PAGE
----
Above it mentions that the Fairchild House was built 1n 1775 by Elisha Fairchild and then it was the home of Stephen Miller and then Timothy Coleman. My mother moved on to Coleman Rd in the 30's after my grandparents built 3 homes at the S. Main street end of the road and my aunt just moved away from there 2 years ago. My aunt said that they used to play in the woods near Timothy Coleman's home and there was a grave for Elisha Fairchild in a small cemetery up there in the woods not far from the Coleman house.
Joyce Kirkpatrick October 04, 2011 at 09:16 PM
The Fairchild House remained in the hands of the family (Lucretia Fairchild, who married the first Stephen W. Miller, was Elisha's daughter) until the house was purchased by Timothy Coleman. A Walling map (Middlesex County, 1859) shows the Stephen Miller house right where it is today, just north of Brush Hill Rd. on Coleman. Elisha Fairchild probably was a Tory - his family in Durham had been soldiers of the king for several generations. He died in Jan. 25, 1777 of smallpox, according to the transcription from his tombstone and now in the Middlesex County Historical Society's records. There are two stories about how he contracted the fatal disease - one that he grew crops and sold or gave them to the British troops who were quartered on Long Island and having trouble finding provisions. The other - he learned that some of the young American soldiers imprisoned in New York who were suffering from the highly contagious disease were brought to the Milford shore by the British and dumped there on the beach. On hearing that some of the unfortunate soldiers were from Durham/Middletown, Elisha drove to Milford with a wagon to fetch them home. Soon after, Elisha contracted and died from smallpox. In the 1890's, a history of the area known as Long Hill was written. Its author, Thomas Atkins whose family had, I believe, supported the Revolution, chose not to describe the Fairchild/Miller house, but used it as a locator for another house on the road.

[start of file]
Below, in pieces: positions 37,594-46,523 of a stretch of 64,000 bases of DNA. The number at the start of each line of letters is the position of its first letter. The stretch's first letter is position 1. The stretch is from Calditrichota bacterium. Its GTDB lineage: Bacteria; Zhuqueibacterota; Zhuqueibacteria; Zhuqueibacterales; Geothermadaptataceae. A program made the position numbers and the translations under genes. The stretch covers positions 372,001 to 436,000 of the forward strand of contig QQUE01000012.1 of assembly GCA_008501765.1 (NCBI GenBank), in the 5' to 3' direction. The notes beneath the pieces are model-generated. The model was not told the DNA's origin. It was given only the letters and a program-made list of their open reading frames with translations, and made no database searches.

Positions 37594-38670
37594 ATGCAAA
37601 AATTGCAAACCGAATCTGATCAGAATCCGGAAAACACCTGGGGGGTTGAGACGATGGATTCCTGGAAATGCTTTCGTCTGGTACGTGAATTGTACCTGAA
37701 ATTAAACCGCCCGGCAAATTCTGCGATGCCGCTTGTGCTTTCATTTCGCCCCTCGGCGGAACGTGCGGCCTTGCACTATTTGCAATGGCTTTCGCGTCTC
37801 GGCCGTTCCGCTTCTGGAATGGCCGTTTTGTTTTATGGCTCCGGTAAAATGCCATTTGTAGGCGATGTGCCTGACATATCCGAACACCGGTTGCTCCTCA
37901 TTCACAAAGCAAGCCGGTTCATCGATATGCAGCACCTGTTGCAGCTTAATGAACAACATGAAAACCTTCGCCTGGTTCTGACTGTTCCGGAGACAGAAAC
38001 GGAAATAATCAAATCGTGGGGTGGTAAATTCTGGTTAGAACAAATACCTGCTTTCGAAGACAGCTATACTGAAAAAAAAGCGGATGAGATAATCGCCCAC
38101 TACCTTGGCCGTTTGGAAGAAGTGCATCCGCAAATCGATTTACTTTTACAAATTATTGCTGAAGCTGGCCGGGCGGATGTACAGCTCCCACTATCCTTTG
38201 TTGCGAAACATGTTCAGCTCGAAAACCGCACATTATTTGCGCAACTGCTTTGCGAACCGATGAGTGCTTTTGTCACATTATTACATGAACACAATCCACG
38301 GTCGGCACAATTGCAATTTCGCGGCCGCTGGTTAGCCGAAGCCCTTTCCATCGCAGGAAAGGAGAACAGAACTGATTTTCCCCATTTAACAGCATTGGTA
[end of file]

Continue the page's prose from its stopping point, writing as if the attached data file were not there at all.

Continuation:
Katy October 05, 2011 at 02:44 AM
Ms Kirkpatrick.. thank you for sharing the history of your home. I'm sending a copy of this story to my aunt and I'm going to include what you wrote. She and my mom played with one of the Coleman descendents and remembers your home fondly.
Elizabeth Warner October 05, 2011 at 11:12 AM
Wow. Interesting!
Joyce Kirkpatrick October 05, 2011 at 05:06 PM
Katy... Thank YOU! It's so nice to have another witness to the Elisha Fairchild grave site which others also remember. Someone told me that they remembered (perhaps in the 1950's?) that, every Memorial Day, a black car would stop on the road near where the grave was. A mysterious woman dressed in black, complete with black hat and veil, would visit the site and leave some flowers. A most touching story. Would your aunt have any memory of that?
Katy October 07, 2011 at 04:38 PM
I talked to my aunt yesterday and she remembered that black car too. She said the woman would never say a word to anyone but would go up and pay her respects to the grave and then leave. No one wanted to intrude on her when she was there but they all thought she must have been a long lost relative. She remembered her visiting the grave from when they first moved to the area but couldn't remember how many years this went on. My grandparents moved on to Coleman Road in the 1930's so it's possible she was there in the '50s.